The state senate is prepared to pass a bill that keeps victims of sexual or domestic assault from being victimized again when they report the crime.
The numbers reported by Senate leader Michael Gibbons are staggering to him—In 2005, Missouri had 15-hundred reported rapes and 40-thousand cases of domestic violence. But, he says, for every rape reported, it’s thought nine go unreported. For each domestic violence case reported, there’s another one that is not.
He says some things happen to victims after they file reports that discourage them from going forward…or others from reporting at all. He says some women are forced to take lie detector tests.
He says some victims are asked to have a psychological stress evaluation…and women often have to pay for the physical examinations that are part of the evidence gathering process—because it’s considered a medical procedure, not part of a crime investigation.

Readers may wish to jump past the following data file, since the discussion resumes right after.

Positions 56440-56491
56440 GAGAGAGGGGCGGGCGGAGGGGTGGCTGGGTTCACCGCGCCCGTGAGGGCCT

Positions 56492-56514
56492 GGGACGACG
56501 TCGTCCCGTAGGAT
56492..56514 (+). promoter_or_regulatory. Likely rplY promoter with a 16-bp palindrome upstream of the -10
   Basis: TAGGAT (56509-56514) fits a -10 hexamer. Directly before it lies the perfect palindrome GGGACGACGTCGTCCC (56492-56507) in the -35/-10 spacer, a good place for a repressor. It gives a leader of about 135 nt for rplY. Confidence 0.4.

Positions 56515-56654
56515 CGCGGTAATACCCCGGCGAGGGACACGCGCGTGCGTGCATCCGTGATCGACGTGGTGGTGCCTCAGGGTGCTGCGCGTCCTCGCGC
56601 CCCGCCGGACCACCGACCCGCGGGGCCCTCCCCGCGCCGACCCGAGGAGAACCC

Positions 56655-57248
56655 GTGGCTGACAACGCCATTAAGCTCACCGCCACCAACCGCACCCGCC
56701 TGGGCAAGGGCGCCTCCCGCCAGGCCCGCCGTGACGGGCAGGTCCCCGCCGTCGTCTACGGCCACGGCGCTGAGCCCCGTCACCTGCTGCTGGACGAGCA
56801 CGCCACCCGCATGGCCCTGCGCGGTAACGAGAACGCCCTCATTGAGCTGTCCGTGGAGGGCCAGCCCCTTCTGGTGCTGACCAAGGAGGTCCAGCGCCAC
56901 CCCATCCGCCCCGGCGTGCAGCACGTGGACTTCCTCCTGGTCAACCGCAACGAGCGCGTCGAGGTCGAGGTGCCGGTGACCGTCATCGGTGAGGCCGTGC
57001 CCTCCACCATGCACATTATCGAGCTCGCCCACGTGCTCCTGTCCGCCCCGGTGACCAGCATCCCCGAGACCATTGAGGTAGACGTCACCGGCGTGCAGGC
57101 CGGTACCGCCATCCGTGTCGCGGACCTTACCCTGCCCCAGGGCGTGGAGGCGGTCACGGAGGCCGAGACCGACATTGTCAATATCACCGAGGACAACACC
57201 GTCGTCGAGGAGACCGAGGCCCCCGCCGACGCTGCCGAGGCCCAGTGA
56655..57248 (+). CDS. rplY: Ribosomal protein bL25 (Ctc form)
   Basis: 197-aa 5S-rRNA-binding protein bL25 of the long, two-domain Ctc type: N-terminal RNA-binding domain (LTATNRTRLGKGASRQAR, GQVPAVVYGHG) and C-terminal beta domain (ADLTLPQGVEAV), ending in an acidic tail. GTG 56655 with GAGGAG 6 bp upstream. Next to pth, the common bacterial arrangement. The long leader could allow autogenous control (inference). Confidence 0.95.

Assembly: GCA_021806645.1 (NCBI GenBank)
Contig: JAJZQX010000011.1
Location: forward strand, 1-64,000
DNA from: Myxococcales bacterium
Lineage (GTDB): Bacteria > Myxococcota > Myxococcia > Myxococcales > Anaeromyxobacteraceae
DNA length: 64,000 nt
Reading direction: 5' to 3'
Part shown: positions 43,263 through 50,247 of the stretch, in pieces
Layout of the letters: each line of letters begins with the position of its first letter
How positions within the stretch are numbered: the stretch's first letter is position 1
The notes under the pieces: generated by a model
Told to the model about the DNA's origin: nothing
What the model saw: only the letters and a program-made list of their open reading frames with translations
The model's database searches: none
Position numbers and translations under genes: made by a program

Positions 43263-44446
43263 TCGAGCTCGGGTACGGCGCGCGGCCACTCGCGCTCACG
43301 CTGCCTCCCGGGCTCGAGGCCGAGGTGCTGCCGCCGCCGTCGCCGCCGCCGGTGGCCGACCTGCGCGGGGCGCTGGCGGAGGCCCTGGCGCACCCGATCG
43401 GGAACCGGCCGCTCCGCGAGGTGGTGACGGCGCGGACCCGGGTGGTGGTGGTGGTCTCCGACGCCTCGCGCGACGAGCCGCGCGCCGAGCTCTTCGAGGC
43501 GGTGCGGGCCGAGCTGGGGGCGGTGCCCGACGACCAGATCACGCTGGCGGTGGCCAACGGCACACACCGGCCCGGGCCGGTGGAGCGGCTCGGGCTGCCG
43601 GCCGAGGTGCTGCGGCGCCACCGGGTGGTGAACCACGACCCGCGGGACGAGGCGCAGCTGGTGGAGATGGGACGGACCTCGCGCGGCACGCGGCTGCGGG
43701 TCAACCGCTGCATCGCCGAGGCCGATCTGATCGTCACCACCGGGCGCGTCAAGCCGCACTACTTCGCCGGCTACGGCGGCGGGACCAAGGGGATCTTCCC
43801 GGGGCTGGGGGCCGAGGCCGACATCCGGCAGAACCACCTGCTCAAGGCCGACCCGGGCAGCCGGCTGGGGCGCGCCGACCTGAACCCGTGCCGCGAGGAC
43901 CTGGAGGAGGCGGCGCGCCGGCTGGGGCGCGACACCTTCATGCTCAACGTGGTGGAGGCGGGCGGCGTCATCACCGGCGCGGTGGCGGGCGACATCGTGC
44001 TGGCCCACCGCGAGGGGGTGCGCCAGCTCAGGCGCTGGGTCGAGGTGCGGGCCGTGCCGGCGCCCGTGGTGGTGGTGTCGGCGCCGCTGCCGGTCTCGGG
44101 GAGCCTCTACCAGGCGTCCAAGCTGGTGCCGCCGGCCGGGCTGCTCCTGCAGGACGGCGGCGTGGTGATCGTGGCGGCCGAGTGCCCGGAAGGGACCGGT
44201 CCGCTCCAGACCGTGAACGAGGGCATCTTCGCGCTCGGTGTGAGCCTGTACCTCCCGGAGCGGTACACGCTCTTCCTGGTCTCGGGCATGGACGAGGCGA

Gibbons’ bill bans investigators from demanding lie detector tests…or psychological evaluations…or charging women for the examinations.
The bill also increases confidentiality requirements for those involved in the investigation of the crime or in providing services to the victims.
The bill goes to the House with one more round of voting from the Senate.
The bill is SS/SCS/SB429